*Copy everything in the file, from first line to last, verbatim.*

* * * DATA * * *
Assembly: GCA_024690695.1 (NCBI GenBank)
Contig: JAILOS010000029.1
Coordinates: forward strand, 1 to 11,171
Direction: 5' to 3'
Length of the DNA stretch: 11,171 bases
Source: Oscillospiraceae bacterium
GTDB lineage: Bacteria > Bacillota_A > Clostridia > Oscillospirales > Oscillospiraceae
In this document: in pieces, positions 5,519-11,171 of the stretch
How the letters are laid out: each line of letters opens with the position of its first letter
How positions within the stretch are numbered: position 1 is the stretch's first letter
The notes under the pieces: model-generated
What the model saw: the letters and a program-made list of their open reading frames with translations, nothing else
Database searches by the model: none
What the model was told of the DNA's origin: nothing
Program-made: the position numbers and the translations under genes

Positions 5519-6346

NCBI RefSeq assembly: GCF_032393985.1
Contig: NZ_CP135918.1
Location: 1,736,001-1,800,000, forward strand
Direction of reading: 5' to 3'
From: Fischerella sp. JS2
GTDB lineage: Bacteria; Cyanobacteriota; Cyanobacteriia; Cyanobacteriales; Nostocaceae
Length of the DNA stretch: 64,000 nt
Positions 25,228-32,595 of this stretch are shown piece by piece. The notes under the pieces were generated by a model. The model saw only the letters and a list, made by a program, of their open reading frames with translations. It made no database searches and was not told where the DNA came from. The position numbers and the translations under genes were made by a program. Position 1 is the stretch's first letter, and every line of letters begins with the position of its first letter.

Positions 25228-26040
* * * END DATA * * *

Assembly: GCA_024690695.1 (NCBI GenBank)
Contig: JAILOS010000029.1
Coordinates: forward strand, 1 to 11,171
Direction: 5' to 3'
Length of the DNA stretch: 11,171 bases
Source: Oscillospiraceae bacterium
GTDB lineage: Bacteria > Bacillota_A > Clostridia > Oscillospirales > Oscillospiraceae
In this document: in pieces, positions 5,519-11,171 of the stretch
How the letters are laid out: each line of letters opens with the position of its first letter
How positions within the stretch are numbered: position 1 is the stretch's first letter
The notes under the pieces: model-generated
What the model saw: the letters and a program-made list of their open reading frames with translations, nothing else
Database searches by the model: none
What the model was told of the DNA's origin: nothing
Program-made: the position numbers and the translations under genes

Positions 5519-6346

NCBI RefSeq assembly: GCF_032393985.1
Contig: NZ_CP135918.1
Location: 1,736,001-1,800,000, forward strand
Direction of reading: 5' to 3'
From: Fischerella sp. JS2
GTDB lineage: Bacteria; Cyanobacteriota; Cyanobacteriia; Cyanobacteriales; Nostocaceae
Length of the DNA stretch: 64,000 nt
Positions 25,228-32,595 of this stretch are shown piece by piece. The notes under the pieces were generated by a model. The model saw only the letters and a list, made by a program, of their open reading frames with translations. It made no database searches and was not told where the DNA came from. The position numbers and the translations under genes were made by a program. Position 1 is the stretch's first letter, and every line of letters begins with the position of its first letter.

Positions 25228-26040